County begins employee furloughs
Union County government began to furlough groups of employees for a two-week period beginning Monday, April 27, as a result of the coronavirus/COVID-19 pandemic.
On Tuesday, April 21, Union County Board of Commissioners chairman Max Miller, along with county administrator Angie Johnson and county human resource director, Angela Knupp met with elected officials and department heads to discuss the matter.
Details were announced in a news release which was issued Friday, April 24, by the board of commissioners.
Johnson and Knupp presented officeholders with a plan to furlough approximately half of their staff for two weeks. Thirty-three employees will be furloughed.
Those employees would then return to work and the other half would be furloughed for the next two weeks.
Furloughed employees will continue to receive health coverage and other benefits they currently receive.
The employees also are eligible to apply for unemployment, including the federal supplement provided under the CARES Act of an additional $600 per week.
All employees will return back to work after their two-week furlough.
“Our county administrator and HR director have worked very hard to put together a plan that will protect the safety of our employees, ensure the employees will not be financially burdened while also trying to offset revenue losses to the fullest extent possible,” board of commissioners chairman Miller stated.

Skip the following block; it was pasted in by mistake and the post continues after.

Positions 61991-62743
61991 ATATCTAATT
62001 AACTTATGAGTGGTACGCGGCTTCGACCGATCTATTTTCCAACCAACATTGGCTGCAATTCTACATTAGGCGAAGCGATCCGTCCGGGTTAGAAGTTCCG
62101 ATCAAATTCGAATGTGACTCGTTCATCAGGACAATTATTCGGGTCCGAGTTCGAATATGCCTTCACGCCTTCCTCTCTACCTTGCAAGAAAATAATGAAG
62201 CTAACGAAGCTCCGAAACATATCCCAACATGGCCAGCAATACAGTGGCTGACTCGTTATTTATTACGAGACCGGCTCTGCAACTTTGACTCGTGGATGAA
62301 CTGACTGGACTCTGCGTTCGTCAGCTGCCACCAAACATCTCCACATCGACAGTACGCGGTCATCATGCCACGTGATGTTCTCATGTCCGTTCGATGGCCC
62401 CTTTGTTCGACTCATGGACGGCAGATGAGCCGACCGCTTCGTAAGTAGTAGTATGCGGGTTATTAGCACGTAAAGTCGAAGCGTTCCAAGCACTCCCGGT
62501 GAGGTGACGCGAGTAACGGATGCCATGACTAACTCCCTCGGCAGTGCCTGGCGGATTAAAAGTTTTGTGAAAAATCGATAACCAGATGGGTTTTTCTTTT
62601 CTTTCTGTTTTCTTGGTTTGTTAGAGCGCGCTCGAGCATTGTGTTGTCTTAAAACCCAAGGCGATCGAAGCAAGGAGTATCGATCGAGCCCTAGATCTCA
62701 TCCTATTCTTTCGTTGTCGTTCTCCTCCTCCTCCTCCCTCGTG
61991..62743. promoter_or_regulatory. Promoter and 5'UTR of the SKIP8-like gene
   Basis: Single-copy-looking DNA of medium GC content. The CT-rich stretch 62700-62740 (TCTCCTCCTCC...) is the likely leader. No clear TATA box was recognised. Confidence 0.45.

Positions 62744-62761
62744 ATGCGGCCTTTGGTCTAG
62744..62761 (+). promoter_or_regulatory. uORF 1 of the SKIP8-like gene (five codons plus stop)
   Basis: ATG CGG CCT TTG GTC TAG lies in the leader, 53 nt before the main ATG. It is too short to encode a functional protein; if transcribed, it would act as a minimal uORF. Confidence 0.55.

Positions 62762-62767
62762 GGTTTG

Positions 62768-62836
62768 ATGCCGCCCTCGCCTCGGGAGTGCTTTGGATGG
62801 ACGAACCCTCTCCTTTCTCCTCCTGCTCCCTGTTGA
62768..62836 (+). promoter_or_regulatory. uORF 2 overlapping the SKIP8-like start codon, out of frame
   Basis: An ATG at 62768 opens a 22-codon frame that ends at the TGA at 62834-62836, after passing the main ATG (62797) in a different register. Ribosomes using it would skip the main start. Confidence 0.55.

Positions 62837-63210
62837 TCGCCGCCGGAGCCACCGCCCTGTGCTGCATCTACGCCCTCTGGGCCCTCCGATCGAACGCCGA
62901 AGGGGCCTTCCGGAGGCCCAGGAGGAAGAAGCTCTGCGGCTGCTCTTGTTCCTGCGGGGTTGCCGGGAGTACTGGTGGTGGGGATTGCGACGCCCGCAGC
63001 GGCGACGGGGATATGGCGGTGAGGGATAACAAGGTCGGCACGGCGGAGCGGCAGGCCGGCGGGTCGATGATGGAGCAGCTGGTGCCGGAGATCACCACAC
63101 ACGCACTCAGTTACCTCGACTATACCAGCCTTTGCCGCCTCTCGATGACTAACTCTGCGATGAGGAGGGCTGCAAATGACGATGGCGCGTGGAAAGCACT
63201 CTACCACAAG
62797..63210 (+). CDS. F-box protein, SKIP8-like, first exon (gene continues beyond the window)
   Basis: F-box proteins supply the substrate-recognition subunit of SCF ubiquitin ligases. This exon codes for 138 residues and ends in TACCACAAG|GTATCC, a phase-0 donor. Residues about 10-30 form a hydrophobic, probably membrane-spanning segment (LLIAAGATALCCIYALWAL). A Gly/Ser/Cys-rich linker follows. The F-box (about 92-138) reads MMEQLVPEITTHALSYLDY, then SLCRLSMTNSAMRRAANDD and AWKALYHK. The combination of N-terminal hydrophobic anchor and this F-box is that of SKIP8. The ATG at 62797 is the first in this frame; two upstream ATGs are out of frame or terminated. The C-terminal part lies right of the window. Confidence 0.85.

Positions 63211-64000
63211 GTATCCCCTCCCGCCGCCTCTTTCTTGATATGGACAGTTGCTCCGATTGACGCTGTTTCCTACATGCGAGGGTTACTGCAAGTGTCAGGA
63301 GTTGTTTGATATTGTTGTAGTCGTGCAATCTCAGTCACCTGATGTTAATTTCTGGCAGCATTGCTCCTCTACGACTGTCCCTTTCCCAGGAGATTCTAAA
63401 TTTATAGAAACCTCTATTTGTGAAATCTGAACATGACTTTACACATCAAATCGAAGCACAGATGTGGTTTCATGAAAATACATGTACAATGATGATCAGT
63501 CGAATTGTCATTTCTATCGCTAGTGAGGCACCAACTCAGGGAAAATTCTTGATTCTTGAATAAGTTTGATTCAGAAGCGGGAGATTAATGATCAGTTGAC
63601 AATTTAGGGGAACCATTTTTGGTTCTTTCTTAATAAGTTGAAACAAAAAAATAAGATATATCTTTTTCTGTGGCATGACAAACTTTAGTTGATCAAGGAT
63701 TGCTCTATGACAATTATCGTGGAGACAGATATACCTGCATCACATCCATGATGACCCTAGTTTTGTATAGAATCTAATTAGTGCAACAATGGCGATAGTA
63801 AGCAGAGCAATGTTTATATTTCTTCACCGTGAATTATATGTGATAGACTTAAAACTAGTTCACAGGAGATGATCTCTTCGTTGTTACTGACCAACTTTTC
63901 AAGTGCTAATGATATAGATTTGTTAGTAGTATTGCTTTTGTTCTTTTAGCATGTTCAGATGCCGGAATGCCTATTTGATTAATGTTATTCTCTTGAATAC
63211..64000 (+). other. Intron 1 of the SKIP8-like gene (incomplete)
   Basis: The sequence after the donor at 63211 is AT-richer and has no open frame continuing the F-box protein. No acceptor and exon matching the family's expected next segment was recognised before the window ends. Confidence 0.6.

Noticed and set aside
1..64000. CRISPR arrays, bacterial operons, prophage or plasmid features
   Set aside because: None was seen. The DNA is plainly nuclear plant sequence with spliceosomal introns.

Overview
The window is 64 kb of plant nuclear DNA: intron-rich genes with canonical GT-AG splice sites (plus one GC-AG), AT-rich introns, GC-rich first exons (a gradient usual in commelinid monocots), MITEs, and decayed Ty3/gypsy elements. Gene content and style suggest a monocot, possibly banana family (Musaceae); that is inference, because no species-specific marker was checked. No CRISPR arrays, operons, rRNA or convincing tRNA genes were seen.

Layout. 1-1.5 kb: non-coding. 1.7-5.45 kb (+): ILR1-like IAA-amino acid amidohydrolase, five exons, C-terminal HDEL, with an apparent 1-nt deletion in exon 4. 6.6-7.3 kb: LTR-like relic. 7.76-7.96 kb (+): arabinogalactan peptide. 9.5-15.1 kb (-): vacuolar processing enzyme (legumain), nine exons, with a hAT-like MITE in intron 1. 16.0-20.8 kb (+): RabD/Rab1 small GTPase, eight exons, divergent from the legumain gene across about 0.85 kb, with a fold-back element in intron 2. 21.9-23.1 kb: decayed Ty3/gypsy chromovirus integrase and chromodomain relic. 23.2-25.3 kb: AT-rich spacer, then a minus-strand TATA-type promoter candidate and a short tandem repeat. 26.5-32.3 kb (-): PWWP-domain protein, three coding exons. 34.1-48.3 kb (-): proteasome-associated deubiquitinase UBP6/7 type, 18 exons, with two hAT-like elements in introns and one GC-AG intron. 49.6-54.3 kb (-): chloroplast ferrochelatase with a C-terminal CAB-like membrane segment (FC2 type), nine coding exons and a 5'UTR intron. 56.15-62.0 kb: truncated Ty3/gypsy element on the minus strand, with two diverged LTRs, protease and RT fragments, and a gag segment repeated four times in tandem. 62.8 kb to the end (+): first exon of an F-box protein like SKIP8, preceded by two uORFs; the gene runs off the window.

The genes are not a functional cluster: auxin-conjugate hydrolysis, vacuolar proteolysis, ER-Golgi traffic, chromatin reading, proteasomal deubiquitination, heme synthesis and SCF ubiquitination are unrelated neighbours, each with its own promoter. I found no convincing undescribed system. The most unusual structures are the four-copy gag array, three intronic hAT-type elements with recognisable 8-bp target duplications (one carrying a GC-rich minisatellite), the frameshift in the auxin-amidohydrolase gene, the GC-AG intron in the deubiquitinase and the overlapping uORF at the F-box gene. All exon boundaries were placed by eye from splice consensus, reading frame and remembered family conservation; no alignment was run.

The news release stated that elected officials and department heads “viewed this as a positive opportunity and everyone agreed to work together to ensure the safety of as many employees as possible while still maintaining the essential functions of each office.”
The furlough affects employees in the assessor’s office, circuit clerk’s office, county clerk’s office, custodians, the highway department, the state’s attorney office and the treasurer’s office.
“It is unclear at this time how much our county’s revenue will suffer due to this pandemic,” county administrator Johnson said.
“With payments from the state running three months behind, we haven’t even seen the financial impact of this pandemic yet.
“However, we know our budgeted revenues are going to be down and feel it is better to take a proactive stance now rather than be forced to be reactive months from now.”
County officials estimate there will be approximately $40,000 in salary savings resulting from the two-week furloughs.
Additional furlough days may be offered during the months of June and July.
Board chairman Miller thanked and acknowledged the cooperation of all elected officials for looking out for the future stability of Union County.